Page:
Ganglion Cyst Removal

A ganglion is a type of cyst that can occur alongside any joint but is most common in the hand or wrist. 

Hand and wrist review

HCA UK's specialist hand and wrist orthopaedic consultants will assess your cyst and deliver expert treatment.

  • Appointments confirmed within 24 hours
  • Ganglion cystectomy available at private hospitals across London and Cheshire
  • 97% of orthopaedic patients rate us as very good or excellent

What is a ganglion cyst?

Ganglion cysts are fluid-filled sacs next to a joint or tendon. This fluid forms a lump under the skin typically found on the wrist, hand or fingers. The cyst is attached to the joint like a balloon on a string. The 'string' here is referred to as the 'root' or 'stalk' of the cyst.

The cyst is filled with colourless, jelly-like fluid. It’s not fully clear how they form. One theory is the normal fluid inside the wrist or finger joints can push out of the lining of the joint and form a swelling. This swelling is the ganglion cyst. 

It’s not fully clear why they form either. Common theories suggest that ganglions might form after a joint injury or repetitive stress of the wrist joint. This may explain why it's common for sportspeople who repeatedly apply stress to the wrist, such as gymnasts, to experience these cysts. In some cases, these cysts might form because of arthritis. There might be one large ganglion or several smaller cysts. They typically measure a few millimetres to a few centimetres across and feel firm to the touch.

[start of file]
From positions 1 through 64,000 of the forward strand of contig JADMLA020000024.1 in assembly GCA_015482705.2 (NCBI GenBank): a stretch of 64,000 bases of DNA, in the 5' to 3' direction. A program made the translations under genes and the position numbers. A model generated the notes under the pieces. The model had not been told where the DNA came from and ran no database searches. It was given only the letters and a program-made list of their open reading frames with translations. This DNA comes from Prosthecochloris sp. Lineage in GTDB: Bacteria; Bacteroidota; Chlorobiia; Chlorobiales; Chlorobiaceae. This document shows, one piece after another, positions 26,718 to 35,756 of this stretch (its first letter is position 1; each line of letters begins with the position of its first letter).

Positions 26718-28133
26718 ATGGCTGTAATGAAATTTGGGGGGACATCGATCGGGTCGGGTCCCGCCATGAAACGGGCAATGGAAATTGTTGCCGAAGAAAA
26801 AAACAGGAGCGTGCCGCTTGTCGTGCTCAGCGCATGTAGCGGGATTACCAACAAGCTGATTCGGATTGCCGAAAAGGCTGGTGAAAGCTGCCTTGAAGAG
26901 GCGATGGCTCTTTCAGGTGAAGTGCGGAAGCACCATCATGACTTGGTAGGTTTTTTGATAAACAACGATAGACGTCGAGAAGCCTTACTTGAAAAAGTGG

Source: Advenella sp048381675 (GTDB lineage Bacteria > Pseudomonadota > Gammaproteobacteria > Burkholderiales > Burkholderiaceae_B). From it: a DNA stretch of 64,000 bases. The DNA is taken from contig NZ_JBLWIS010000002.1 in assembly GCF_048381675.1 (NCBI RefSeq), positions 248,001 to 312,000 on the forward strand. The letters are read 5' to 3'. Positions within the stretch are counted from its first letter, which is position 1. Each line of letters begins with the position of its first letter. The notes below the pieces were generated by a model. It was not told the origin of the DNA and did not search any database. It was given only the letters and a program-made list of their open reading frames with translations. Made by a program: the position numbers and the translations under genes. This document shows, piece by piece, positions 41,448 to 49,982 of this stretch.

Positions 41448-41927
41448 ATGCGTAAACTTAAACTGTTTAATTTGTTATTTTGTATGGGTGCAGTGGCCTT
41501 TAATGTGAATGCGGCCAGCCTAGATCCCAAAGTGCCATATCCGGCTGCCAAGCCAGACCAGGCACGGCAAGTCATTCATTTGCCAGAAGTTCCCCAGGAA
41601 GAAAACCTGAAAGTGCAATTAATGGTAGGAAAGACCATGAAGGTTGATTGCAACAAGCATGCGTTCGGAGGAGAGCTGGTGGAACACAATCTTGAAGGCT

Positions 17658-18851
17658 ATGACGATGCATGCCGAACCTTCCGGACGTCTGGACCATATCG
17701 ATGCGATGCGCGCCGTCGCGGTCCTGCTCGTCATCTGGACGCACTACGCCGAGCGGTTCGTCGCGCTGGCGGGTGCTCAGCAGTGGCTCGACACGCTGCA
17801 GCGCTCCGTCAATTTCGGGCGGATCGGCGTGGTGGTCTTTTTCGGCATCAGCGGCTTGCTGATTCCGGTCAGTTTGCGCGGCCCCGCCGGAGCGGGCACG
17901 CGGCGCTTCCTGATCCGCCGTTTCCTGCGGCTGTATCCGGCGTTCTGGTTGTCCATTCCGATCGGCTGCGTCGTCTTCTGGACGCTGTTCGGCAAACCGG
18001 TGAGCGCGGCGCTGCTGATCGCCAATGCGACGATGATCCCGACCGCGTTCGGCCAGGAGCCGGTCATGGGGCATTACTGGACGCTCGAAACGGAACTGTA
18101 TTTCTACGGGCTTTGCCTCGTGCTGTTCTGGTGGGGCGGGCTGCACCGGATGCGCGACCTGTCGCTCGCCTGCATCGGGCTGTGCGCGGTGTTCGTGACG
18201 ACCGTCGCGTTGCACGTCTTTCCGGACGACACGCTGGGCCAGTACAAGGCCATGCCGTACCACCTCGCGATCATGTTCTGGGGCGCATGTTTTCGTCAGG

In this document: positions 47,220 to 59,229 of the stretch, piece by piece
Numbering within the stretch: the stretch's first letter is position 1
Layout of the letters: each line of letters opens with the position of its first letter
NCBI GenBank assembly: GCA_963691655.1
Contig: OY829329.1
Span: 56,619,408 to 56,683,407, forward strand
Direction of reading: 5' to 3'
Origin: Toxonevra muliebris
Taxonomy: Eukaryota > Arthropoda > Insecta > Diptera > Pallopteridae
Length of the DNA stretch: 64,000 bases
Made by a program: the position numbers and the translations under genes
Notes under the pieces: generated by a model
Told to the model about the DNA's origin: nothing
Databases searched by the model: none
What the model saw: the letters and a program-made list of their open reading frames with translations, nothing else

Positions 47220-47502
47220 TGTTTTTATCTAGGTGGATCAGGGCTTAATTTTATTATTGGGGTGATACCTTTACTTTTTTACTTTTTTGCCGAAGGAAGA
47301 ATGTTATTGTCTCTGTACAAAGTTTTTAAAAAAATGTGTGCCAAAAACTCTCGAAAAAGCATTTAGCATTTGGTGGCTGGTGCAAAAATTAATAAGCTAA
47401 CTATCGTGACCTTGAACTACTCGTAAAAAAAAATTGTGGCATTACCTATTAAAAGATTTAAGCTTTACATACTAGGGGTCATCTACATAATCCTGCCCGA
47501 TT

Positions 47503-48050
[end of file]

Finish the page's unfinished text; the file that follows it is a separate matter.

When would I need treatment for a ganglion cyst in my hand or wrist?

As they're benign lumps and aren’t cancerous, ganglions can be left alone and may disappear without any treatment. However, they can be painful if the cyst grows in size and increasingly puts pressure on the surrounding structures. Those experiencing pain from a wrist ganglion often report feeling symptoms when the wrist is in the press-up or plank position.

In such instances, your orthopaedic consultant will discuss potential treatment approaches with you and recommend what they think will be most effective.

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There are two main options to treat a ganglion cyst on your hand, wrist or finger.